- Manufacturer: Tecmo USA
- Machine: Nintendo Entertainment System
King Pamera, a peace-loving and good king, has been kidnapped by the evil demon Belzebut in an effort to turn the world into a nasty place. Jack and his brothers fight Belzebut - but to no avail. After the fight Jack finds that his brothers are dead, and he is now the only one left who can rescue King Pamera, his queen and his princess.
Mighty Bomb Jack is one of those games that, though it's a typical multilevel action adventure, manages to incorporate some original ideas that make for interesting and challenging game play.
One novel aspect of this game is Jack's vulnerability; he has no firepower, and thus, no way in which to defend himself from the many creatures that materialize from the air and attack. Rather than shooting the monsters, you must maneuver Jack around them (unless you use some Mighty Coins; we'll get to those in a minute), since the enemy's slightest touch means death.
There are hundreds of treasure chests placed throughout the game. Each chest contains an item with a special function in the game. For instance, the Sphinx opens secret doorways and Mighty Drink adds time to your timer. Collecting Mighty Coins is especially important; they will give you three levels of power. At the highest level, the creatures on the screen turn into gold coins, which you may then gather up.
Another power the Mighty Coins give you is the ability to open treasure chests simply by walking into them. The normal way to open a chest is to land on its lid and jump on it. Other items, such as Power Balls (changes creatures into gold coins), Bonus Coins (multiplies your score by a number from two to five) and Extra Coins (gives a free life), will appear as you make your way through the game.
The Power Coins are valuable because they give you extra powers. But you have to be careful not to have more than ten in your possession at any given time - otherwise, you'll be thrown into the torture room for greediness. The only way to get out of the torture mom is to jump 50 times while avoiding the creatures roaming around the room. This takes so much time that I rarely bother trying to get out. I just hit the reset button and start the game over. There's nothing wrong with limiting the player to ten Power Coins, but the torture room is a dumb idea, especially considering that, even if you do manage to escape, you still lose all the Power Coins you collected.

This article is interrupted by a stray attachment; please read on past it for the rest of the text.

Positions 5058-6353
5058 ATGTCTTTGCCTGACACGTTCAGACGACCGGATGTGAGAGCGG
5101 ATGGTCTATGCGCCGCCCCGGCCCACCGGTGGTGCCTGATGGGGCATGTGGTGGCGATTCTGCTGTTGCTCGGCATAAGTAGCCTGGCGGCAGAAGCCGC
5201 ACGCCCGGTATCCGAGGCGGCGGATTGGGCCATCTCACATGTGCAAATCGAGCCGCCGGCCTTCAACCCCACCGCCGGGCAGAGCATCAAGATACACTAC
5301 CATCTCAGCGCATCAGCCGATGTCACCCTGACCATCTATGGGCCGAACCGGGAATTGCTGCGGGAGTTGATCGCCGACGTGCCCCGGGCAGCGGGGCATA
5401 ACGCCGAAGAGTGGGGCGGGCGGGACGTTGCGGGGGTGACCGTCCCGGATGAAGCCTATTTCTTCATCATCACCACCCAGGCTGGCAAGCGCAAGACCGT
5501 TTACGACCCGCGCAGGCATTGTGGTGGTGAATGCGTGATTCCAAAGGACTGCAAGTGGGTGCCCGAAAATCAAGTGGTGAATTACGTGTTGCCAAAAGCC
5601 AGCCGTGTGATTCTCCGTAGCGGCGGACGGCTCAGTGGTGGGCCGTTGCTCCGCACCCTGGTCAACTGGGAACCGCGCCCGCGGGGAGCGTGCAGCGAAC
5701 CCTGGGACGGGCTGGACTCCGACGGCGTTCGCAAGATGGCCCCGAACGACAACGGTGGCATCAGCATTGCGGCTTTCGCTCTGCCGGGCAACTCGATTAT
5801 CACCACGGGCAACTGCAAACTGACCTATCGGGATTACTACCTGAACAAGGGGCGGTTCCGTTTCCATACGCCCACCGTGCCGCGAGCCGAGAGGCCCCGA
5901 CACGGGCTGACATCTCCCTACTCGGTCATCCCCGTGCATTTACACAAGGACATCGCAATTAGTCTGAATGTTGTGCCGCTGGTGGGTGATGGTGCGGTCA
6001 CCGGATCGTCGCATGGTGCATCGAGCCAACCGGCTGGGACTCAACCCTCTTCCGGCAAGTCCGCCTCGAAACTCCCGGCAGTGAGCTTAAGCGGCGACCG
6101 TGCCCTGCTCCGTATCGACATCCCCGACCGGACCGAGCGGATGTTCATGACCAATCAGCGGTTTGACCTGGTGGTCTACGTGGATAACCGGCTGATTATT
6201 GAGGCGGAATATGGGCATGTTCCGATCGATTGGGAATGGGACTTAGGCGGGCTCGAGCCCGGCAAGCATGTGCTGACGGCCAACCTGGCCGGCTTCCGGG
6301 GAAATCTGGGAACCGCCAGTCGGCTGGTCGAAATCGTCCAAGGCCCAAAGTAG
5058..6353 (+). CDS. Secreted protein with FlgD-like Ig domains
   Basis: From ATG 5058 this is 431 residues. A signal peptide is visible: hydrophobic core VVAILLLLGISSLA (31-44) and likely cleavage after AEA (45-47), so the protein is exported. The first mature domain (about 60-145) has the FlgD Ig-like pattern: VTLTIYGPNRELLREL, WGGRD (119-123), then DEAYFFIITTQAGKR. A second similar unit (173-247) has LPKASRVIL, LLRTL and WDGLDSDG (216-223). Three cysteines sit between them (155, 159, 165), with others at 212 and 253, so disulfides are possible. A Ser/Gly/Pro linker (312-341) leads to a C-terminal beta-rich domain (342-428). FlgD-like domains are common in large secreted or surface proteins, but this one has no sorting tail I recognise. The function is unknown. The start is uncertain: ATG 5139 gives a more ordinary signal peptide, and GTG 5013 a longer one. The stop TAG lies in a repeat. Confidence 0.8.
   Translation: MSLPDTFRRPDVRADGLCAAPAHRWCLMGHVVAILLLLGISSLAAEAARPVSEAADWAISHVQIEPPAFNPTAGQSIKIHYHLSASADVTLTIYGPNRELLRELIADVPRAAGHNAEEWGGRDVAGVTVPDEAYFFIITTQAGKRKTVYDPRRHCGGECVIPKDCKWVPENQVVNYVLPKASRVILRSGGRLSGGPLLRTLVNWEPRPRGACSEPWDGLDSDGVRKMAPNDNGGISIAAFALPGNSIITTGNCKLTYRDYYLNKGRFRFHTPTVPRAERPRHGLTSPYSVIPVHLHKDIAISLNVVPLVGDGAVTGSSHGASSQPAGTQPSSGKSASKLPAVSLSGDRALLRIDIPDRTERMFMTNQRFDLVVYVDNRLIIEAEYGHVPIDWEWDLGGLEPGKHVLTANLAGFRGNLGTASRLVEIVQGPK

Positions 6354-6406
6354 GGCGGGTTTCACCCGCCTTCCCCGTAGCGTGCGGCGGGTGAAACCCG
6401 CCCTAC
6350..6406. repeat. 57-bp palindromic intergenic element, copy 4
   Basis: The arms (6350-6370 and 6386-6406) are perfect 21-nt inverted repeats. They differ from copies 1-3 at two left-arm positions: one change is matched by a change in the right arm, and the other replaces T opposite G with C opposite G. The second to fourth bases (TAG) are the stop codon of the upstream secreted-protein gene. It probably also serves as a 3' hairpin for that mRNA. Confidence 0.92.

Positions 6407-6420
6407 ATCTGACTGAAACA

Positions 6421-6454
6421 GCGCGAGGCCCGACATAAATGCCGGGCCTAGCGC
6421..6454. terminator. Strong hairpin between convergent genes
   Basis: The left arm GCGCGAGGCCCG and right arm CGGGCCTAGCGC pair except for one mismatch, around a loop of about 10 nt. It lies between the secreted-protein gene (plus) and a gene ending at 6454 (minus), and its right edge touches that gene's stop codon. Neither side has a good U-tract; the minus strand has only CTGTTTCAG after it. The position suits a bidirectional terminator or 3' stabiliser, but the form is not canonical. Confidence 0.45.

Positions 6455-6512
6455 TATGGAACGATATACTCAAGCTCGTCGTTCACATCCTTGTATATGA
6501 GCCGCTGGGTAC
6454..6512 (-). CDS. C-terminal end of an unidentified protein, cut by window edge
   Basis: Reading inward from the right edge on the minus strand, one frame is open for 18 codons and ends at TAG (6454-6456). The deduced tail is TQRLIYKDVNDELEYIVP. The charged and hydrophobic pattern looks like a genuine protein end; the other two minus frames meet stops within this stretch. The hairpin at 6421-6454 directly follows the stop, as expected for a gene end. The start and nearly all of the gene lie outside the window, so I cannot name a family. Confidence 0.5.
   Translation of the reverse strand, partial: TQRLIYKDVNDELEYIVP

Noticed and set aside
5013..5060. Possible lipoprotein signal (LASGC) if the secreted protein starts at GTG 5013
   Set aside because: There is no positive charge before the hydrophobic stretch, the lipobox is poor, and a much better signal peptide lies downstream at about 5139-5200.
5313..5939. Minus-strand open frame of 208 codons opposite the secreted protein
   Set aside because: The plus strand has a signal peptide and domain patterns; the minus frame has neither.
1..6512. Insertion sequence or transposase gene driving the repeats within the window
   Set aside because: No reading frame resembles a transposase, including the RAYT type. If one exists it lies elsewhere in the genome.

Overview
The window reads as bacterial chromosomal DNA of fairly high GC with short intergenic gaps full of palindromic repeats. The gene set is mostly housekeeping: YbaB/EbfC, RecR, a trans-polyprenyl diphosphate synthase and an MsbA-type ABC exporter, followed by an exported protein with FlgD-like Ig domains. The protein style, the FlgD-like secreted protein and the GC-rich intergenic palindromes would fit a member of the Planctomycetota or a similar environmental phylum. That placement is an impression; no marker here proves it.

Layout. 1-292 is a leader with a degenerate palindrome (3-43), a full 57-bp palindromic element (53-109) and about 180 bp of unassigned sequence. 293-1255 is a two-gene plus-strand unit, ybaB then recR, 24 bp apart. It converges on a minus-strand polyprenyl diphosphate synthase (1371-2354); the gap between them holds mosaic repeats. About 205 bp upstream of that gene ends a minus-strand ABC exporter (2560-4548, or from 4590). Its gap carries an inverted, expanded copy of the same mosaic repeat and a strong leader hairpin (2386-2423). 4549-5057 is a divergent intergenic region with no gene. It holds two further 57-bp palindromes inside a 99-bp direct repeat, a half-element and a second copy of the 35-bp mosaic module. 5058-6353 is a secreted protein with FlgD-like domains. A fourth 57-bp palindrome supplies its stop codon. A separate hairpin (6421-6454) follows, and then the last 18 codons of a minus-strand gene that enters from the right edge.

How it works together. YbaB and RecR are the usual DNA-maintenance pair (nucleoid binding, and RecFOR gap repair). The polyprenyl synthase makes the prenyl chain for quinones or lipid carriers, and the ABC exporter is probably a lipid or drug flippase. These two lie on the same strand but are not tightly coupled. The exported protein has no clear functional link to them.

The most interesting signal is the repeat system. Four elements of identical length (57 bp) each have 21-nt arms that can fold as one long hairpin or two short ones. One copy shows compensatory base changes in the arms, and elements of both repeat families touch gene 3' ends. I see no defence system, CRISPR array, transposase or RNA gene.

Another unusual feature of Mighty Bomb Jack is the way you control Jack on the screen. Once he is in the air, repeated pushing of the "A" button will cause Jack to drift in an almost horizontal path. This wide range of control makes him almost bird-like, the only limitation in his travel being that he can't stay in the air forever; gravity continually pulls him down, forcing him to jump again. This style of control takes a while to get used to, but once you get the hang of it, you'll be able to get Jack to quickly go just about anywhere on the screen.
I highly recommend Mighty Bomb Jack to all NES owners. Its original movement control, sound effects and challenging play make this a game that you will come back to often.